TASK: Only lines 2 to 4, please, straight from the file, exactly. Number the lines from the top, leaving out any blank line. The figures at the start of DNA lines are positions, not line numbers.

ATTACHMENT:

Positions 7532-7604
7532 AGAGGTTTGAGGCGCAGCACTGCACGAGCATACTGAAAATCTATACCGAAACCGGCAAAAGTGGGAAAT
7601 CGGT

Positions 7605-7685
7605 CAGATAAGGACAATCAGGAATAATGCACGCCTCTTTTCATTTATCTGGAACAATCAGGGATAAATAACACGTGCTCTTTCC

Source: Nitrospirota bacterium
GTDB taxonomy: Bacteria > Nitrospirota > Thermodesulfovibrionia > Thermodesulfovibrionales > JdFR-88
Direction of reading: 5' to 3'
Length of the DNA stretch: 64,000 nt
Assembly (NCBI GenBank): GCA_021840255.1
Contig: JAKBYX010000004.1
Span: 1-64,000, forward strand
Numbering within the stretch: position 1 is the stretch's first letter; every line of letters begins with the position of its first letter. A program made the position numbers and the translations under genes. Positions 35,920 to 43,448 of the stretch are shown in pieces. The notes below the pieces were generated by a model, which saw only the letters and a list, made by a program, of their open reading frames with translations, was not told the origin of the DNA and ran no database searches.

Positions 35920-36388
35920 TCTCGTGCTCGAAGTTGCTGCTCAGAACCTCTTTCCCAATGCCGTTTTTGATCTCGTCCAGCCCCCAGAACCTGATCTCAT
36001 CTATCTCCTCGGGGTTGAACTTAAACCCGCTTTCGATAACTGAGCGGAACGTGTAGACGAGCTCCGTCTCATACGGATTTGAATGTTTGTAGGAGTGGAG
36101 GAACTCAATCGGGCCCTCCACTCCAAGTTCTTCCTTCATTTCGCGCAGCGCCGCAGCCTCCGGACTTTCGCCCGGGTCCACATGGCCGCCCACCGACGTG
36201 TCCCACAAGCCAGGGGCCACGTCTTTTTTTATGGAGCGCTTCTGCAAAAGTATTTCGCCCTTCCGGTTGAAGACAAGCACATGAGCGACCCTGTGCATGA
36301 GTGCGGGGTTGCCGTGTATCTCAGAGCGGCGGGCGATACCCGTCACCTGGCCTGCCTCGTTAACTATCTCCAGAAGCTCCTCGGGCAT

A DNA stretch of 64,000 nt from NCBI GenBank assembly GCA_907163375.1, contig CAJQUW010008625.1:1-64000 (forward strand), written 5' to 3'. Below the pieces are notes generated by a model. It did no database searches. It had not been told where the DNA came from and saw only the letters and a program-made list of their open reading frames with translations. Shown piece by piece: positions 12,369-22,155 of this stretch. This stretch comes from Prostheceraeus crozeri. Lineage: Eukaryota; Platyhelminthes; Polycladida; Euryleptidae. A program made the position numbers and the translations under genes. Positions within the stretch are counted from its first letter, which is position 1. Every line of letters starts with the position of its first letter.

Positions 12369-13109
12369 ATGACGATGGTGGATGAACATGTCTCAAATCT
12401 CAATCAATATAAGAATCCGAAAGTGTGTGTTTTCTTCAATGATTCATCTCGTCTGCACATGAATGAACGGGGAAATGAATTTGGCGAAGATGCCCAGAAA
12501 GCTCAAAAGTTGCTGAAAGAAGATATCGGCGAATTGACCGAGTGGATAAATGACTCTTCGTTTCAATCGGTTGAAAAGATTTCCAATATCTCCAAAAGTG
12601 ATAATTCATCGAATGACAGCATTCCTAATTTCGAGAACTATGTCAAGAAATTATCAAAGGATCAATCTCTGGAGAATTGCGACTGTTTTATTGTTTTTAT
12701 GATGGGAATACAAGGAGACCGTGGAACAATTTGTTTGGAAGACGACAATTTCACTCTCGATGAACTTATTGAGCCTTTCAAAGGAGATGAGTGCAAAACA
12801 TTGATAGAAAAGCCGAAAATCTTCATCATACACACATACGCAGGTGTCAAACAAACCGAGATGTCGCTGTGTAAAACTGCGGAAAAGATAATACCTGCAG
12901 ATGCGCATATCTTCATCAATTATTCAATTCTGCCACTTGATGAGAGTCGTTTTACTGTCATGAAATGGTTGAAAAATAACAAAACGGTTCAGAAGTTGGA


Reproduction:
7532 AGAGGTTTGAGGCGCAGCACTGCACGAGCATACTGAAAATCTATACCGAAACCGGCAAAAGTGGGAAAT
7601 CGGT

Positions 7605-7685